A (remote) keynote by Qiana Whitted. A response by Zakiyyah Iman Jackson will follow. 

A part of the 2021 Comparative Studies in Literature and Culture symposium, “(In)Visible Histories: Counterhistory, Race, and Visuality.”

Published in 1947, All-Negro Comics is celebrated as the first comic book written and illustrated by African Americans in the United States. Only issue #1 of the series appeared on newsstands, featuring a full-color anthology of crime, adventure, fantasy, and humor stories that were created to disrupt the popular and profitable racial caricatures of the day. Qiana Whitted’s talk takes a closer look at the publication’s significance — as a counter-history to the comics industry’s so-called Golden Age and as a requiem for the issues of All-Negro Comics that never made it to print. We will consider what we can learn from the inaugural characters, including detective Ace Harlem, whose frequent awestruck observations are forever anchored to the moment of his debut: “This is certainly a new one to me!” Along the way, Prof. Whitted will explore the tropes of incompatibility, misalignment, and peculiarity that are central not only to the comic book’s storytelling, but also to its material significance as a visual narrative of race.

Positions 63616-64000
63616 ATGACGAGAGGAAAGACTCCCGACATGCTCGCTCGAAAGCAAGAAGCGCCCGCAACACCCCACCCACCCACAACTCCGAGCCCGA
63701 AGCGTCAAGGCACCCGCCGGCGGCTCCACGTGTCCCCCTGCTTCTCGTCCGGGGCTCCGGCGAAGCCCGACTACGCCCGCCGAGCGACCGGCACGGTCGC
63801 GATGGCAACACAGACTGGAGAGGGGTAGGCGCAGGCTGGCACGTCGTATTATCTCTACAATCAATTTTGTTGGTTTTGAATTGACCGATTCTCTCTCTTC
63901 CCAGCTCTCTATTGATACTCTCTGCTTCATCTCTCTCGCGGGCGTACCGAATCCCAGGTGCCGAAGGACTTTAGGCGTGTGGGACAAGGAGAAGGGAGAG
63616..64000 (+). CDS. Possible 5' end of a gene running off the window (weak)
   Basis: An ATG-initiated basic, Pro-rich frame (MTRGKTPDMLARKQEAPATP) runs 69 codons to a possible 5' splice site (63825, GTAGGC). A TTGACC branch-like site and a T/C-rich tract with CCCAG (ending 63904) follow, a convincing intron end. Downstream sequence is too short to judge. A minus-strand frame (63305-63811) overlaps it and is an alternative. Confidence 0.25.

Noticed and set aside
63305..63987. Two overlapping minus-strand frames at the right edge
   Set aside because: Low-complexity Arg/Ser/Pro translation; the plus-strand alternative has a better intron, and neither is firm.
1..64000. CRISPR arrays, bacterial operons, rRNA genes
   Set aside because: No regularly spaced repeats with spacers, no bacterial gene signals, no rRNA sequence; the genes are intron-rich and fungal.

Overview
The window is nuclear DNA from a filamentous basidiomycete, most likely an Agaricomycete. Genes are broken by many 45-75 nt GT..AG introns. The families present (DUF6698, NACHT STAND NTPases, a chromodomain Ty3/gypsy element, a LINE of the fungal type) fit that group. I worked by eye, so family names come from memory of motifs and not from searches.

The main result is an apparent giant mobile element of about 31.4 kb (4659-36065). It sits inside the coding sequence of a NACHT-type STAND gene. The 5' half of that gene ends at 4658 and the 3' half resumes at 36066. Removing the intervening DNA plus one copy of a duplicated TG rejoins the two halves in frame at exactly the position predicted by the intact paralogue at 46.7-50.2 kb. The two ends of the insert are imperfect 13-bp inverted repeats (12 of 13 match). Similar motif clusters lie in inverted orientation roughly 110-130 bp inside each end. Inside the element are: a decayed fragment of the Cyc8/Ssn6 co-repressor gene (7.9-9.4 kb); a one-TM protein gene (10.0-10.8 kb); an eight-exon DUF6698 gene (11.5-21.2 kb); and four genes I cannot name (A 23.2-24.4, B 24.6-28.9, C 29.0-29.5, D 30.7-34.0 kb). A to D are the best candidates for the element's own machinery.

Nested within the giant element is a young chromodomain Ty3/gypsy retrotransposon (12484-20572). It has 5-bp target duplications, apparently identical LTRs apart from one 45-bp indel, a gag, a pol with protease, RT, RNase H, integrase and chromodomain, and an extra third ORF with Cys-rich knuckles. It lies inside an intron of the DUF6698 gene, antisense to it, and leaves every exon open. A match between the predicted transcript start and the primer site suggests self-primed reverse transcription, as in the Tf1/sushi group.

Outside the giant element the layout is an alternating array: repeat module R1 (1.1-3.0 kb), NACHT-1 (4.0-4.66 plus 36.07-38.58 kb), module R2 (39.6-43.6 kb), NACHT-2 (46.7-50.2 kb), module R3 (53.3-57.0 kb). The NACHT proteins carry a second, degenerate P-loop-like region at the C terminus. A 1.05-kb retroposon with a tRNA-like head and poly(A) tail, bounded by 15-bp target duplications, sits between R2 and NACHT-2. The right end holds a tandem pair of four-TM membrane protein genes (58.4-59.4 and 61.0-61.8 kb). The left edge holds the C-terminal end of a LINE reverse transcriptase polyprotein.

QIANA WHITTED is a Professor of English and African American Studies and the Director of African American Studies at the University of South Carolina. She is the author of EC Comics: Race, Shock, and Social Protest, the co-editor of Comics in the U.S. South, and the author of A God of Justice?: The Problem of Evil in Twentieth Century Black Literature

ZAKIYYAH IMAN JACKSON is an Assistant Professor of English at the University of Southern California. She is the author of Becoming Human: Matter and Meaning in an Antiblack World.



Departments of American Studies and Ethnicity, Anthropology, Art History, Comparative Literature, French and Italian, Gender and Sexuality Studies, and Latin American and Iberian Cultures; the Annenberg School of Communications and the Roski School of Art and Design; the Levan Institute for the Humanities, Polymathic Study, and the Visual Studies Research Institute. 

Image Credit: Art by Joe Orlando and Marie Severin [for “Judgment Day!”]


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